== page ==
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Unilever to close Hagerstown plant, idling 391

Unilever plans to shutter its Hagerstown ice cream plant July 27, resulting in layoffs for 391 employees.

“We have carefully evaluated the capabilities of the Hagerstown plant and have determined that greater efficiencies can be achieved by shifting production to other company plants in the U.S.,” Unilever spokesman Jeff Graubard wrote in an email.

“The decision was a difficult one and in no way reflects the dedication or performance of our colleagues at our site,” he wrote, adding that the Hagerstown facility is well-run.

Graubard said the closure was the result of negotiations with the plant’s employees union. Unilever will not transfer employees to other locations and is negotiating severance terms with the union. Non-union employees are eligible for severance and outplacement services to assist in finding new jobs, Graubard said.

Employees were informed of the closure in 2009.

Unilever is the world's biggest ice cream manufacturer, according to the Dutch company’s website. Its ice cream labels include Heartbrand.

Unilever isn’t the only major food company to recently announce impending layoffs in the state. Last week, Hostess Brands notified the state that it may lay off 158 employees at its Waldorf facility.

Six make Fortune 500, but most fell in ratings

Six Maryland companies made CNN Money’s Fortune 500 released this week — one more than last year — although most slipped in the rankings.

The top Maryland companies on the list of publicly-held businesses were Lockheed Martin of Bethesda, ranked No. 58 with $46.7 billion in revenues in 2011, and Constellation Energy of Baltimore, at No. 199 with $13.8 billion. Last year, those companies were ranked at No. 52 and No. 172, respectively. Both companies’ revenues also slipped from the previous year, with Lockheed Martin’s down from $46.9 billion and Constellation’s down from $14.3 billion.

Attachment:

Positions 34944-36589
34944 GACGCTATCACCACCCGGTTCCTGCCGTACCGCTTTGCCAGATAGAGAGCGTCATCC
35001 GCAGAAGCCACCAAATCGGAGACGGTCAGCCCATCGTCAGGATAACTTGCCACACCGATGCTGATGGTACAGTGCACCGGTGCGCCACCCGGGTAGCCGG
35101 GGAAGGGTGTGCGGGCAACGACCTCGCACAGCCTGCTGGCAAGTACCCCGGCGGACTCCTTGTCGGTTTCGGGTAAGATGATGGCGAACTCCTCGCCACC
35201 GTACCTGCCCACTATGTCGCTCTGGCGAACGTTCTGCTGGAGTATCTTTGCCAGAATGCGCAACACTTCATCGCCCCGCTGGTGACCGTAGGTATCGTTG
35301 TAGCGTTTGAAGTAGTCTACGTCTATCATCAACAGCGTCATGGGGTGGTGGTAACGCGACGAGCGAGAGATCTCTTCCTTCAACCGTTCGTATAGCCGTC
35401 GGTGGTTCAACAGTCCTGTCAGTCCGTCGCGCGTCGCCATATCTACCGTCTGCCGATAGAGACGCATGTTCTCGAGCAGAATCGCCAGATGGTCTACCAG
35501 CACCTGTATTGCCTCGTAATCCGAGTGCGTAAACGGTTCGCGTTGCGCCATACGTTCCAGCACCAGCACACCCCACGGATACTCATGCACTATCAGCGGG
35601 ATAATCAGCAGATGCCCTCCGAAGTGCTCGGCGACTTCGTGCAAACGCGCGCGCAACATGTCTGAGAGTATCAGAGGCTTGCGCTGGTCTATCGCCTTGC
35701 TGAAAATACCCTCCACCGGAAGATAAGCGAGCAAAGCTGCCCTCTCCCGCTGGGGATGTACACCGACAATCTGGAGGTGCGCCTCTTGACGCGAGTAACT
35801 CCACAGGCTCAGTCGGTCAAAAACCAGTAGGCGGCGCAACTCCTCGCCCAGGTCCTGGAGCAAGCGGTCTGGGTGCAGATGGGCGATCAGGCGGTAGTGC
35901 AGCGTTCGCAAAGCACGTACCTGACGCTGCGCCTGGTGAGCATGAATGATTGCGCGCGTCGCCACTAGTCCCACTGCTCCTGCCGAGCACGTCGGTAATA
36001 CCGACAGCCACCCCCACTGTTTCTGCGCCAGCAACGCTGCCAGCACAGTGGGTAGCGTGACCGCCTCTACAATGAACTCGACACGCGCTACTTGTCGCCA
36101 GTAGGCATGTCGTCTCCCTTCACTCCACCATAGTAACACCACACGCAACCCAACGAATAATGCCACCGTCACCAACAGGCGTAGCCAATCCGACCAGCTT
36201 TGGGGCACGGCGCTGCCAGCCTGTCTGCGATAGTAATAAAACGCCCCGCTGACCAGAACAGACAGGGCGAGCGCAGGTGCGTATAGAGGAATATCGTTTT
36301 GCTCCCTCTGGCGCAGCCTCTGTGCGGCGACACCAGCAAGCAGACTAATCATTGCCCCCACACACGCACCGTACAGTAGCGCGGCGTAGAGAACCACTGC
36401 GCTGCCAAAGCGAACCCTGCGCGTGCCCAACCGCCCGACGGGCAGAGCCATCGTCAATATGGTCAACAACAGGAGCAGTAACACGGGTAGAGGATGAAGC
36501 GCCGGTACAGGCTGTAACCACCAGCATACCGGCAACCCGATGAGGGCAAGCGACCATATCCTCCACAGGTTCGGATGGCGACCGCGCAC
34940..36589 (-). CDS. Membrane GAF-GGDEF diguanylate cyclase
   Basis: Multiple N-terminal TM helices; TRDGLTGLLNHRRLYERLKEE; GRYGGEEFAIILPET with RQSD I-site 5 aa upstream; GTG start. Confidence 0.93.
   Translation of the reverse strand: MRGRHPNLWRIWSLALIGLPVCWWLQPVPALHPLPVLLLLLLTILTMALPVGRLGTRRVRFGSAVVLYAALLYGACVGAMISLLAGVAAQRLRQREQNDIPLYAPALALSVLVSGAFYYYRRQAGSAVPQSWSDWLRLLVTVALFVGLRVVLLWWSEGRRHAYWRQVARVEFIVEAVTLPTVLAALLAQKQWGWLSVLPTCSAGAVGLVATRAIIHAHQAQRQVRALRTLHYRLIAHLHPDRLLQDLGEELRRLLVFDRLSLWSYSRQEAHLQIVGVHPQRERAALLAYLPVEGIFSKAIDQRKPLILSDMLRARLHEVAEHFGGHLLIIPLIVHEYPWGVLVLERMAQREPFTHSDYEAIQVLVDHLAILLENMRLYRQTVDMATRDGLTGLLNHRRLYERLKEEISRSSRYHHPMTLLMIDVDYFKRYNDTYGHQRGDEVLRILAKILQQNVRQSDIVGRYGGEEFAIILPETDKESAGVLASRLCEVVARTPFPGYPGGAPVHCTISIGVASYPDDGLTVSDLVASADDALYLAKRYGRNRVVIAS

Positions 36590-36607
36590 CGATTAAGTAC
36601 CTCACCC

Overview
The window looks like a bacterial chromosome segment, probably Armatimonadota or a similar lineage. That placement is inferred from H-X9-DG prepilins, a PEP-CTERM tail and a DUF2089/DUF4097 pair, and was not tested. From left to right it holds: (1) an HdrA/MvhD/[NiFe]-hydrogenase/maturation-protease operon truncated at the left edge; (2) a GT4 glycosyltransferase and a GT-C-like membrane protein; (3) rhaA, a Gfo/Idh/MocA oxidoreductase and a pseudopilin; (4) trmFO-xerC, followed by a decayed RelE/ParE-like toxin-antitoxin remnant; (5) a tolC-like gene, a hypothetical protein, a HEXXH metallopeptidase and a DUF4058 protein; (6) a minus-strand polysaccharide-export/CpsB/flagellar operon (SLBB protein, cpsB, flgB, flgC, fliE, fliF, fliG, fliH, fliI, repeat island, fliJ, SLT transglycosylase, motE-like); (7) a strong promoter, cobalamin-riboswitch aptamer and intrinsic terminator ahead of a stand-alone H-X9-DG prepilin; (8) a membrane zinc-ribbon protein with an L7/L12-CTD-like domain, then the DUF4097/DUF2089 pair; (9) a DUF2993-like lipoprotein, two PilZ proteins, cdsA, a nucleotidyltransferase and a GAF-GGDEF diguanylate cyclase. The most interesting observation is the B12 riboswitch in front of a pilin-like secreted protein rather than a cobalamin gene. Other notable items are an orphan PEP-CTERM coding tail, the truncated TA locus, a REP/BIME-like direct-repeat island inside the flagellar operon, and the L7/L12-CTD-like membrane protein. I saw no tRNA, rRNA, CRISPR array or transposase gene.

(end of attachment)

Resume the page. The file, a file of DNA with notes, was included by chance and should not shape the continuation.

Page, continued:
Next year’s list likely is to have fewer Maryland companies.

Constellation recently was sold to Exelon of Chicago for $7.9 billion. And the state’s newcomer to this year’s list, Catalyst Health Solutions, a pharmacy benefit management services company in Rockville, recently agreed to a $4.4 billion cash-and-stock sale to SXC Health Solutions of Illinois. Catalyst was Maryland’s fifth-largest business on the list, ranking No. 455 with $5.3 billion in revenues in 2011.

Marriott International of Bethesda dropped from No. 210 last year to No. 217 this year, although its revenues grew to $12.3 billion from $11.7 billion. Medical insurer Coventry Health Care of Bethesda also grew its revenues to $12.2 billion from $11.6 billion, but fell to No. 219 from No. 212 last year.

Only Host Hotels & Resorts of Bethesda managed to increase both its ranking and its revenues. The Marriott spinoff rose to No. 479 from No. 494 as its revenues grew to $5.0 billion from $4.4 billion.

Maryland ranks high in climbing earnings ladder

Maryland is among the top three states for employees to climb the corporate earnings ladder, according to a study released Thursday by the Pew Charitable Trusts.

Researchers measured residents’ average earnings growth over a decade from when they were in their late 30s to late 40s; their upward mobility on the ladder compared with peers; and their downward mobility. Maryland, New Jersey and New York scored higher than the national average on all three of those measures.

Maryland workers experienced a 21 percent average increase in earnings over the decade, compared with 17 percent nationwide, according to the study by the Philadelphia nonprofit public interest group.

Louisiana, Oklahoma and South Carolina were lowest in the mobility measures.